Podlasie Voivodeship or Podlasie Province (Polish: Województwo podlaskie, [vɔjɛˈvut͡stfɔ pɔdˈlaskʲɛ]) is a voivodeship (province) in northeastern Poland. It borders on Masovian Voivodeship to the west, Warmian-Masurian Voivodeship to the northwest, Lublin Voivodeship to the south, the Belarusian oblasts of Grodno and Brest to the east, the Lithuanian Counties of Alytus and Marijampolė to the northeast, and the Kaliningrad Oblast of Russia to the north.
Location within Poland
Division into counties
|Coordinates (Białystok): Coordinates:|
|• Voivode||Bohdan Paszkowski (PiS)|
|• Marshal||Artur Kosicki (PiS)|
|• Total||20,180 km2 (7,790 sq mi)|
|• Density||58/km2 (150/sq mi)|
|ISO 3166 code||PL-20|
very high · 11th
The capital of Podlasie Province is Białystok. The province was created on 1 January 1999, pursuant to the Polish local government reforms adopted in 1998, from the former Białystok and Łomża Voivodeships and the eastern half of the former Suwałki Voivodeship.
There are two opinions regarding the origin of the region's name. People often derive it from the Slavic les or las, meaning "forest", i.e., it is an area "by the wood(s)" or an "area of forests", which would bring Podlasie close in meaning to adjacent Polesia. This theory has been questioned, as it does not properly take into consideration the vowel shifts "a" > "e" > "i" in various Slavic languages (in fact, it mixes vowels from different languages). Heavily wooded Podlasie is home to the primeval Białowieża Forest and National Park, the habitat of the European wisent bison and tarpan.
A second view holds that the term comes from the expression pod Lachem, i.e., "under the Poles" (see: Lechia). Some claim it to mean "under Polish rule", which does not seem historically sound, as the area belonged to the Grand Duchy of Lithuania until 1569, and the southern part of it—until 1795.
A better variant of the latter theory holds that the name originates from the period when the territory was within the Trakai Voivodeship of the Grand Duchy of Lithuania, along the border with Mazovia Province, primarily a fief of the Poland of the Piasts, and later part of the Kingdom of Poland of the Jagiellons. Hence pod Lachem would mean "near the Poles", "along the border with Poland". The historical Lithuanian name of the region, Palenkė, has exactly this meaning.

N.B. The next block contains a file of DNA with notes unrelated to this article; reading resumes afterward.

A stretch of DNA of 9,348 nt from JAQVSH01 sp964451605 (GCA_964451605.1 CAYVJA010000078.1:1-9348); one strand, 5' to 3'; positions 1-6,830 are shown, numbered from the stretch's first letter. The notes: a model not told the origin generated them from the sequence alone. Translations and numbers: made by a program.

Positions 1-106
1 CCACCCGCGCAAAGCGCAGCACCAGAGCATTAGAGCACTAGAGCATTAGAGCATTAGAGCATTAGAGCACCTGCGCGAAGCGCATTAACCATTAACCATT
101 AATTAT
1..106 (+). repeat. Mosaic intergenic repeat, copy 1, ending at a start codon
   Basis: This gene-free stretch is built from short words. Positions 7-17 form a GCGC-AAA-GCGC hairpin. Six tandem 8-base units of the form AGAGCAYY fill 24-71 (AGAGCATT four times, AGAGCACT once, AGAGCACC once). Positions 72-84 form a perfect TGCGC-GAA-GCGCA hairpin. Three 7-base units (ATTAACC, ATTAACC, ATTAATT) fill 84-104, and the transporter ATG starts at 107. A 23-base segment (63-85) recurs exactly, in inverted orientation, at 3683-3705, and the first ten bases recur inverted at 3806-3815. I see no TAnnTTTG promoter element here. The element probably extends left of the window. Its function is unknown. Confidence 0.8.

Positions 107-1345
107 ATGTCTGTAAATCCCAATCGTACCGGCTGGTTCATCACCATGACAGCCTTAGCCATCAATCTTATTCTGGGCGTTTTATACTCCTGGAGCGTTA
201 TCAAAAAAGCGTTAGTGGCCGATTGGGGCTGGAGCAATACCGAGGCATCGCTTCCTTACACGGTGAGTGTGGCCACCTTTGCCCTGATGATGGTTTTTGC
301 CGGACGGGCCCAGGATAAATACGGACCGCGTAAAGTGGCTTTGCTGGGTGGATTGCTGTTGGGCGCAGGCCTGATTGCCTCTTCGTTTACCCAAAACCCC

The voivodeship was created on January 1, 1999, out of the former Białystok and Łomża Voivodeships and the eastern half of the former Suwałki Voivodeship, pursuant to the Polish local government reforms adopted in 1998.
It has a varied landscape, shaped in the north by Baltic glaciation, the rest by Middle Poland glaciation. The highest peaks are in the north (Rowelska Top - 298 m), where the landscape is dominated by a hilly lake district. Lakeland: Zachodniosuwalskie, Wschodniosuwalskie, Ełckie) and Sandrowy lake district (Augustów Plain) in the central and southern pre-glacial plains prevail (plateaus: Kolneńska, Białystok, Wysokomazowiecka, Drohiczynska, Sokólskie Hills, Międzyrzecko łomżyński, Plain Bielsko), varied in topography with small basins and river valleys. Kurpie lies on the west edge of the outwash plains. Sand, gravel, clay, moraine, and in the valleys and basins of the rivers silt, sand and river peat predominate on the surface.
The vast forests (Białowieża, Augustów, Knyszyń, Kurpiowska), some of which are the only ones in Europe to have retained their original character, contain a unique wealth of flora and fauna. The vegetation of the region is extremely diverse, which contributes to the richness of the animal world. Visitors can also see moose, wolves, lynx and bison living in the Białowieża Forest and Knyszyń Forest.
Podlaskie has the lowest population density of the sixteen Polish voivodeships, and its largely unspoiled nature is one of its chief assets. Around 30% of the area of the voivodeship is under legal protection. The Polish part of the Białowieża Forest biosphere reserve (also a World Heritage Site) is in Podlaskie. There are four National Parks (Białowieża, Biebrza, Narew and Wigry), three Landscape Parks (Knyszyń Forest, Łomża and Suwałki), 88 nature reserves, and 15 protected landscape areas. The voivodeship constitutes a part of the ecologically clean area known as "the Green Lungs of Poland".